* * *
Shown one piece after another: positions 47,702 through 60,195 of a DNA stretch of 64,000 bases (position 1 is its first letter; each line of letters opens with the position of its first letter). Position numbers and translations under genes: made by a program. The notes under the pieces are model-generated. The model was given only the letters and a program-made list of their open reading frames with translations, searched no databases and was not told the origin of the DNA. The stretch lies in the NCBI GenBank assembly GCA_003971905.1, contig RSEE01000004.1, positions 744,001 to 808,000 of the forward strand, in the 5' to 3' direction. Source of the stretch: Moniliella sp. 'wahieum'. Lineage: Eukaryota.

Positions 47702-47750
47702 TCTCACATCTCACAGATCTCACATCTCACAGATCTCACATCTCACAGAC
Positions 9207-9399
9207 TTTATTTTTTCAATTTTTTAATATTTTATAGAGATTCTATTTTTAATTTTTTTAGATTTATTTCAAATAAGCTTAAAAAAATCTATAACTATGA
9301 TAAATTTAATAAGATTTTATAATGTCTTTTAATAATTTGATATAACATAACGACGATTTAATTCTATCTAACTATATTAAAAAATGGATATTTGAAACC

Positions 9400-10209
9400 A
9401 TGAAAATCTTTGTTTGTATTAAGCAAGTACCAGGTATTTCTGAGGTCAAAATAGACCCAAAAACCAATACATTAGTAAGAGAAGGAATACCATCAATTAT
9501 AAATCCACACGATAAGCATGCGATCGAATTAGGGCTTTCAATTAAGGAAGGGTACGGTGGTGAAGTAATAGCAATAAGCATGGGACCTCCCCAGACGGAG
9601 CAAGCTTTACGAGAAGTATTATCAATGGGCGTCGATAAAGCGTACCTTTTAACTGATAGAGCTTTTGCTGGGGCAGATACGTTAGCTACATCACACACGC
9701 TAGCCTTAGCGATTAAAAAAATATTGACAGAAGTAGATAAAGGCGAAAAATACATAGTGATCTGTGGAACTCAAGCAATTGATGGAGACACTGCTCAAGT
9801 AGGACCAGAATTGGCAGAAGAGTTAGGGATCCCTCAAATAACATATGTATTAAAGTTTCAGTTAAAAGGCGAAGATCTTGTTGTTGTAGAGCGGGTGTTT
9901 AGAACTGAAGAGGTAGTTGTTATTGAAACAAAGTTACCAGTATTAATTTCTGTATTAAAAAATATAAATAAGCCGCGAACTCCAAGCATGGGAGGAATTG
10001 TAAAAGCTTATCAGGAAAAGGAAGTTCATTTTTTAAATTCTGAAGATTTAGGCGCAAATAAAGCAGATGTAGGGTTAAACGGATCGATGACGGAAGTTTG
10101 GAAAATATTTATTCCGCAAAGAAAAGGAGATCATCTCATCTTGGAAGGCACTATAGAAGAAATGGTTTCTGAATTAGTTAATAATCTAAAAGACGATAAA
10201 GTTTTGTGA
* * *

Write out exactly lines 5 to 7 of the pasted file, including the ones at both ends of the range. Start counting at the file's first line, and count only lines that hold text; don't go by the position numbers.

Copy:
9207 TTTATTTTTTCAATTTTTTAATATTTTATAGAGATTCTATTTTTAATTTTTTTAGATTTATTTCAAATAAGCTTAAAAAAATCTATAACTATGA
9301 TAAATTTAATAAGATTTTATAATGTCTTTTAATAATTTGATATAACATAACGACGATTTAATTCTATCTAACTATATTAAAAAATGGATATTTGAAACC

Positions 9400-10209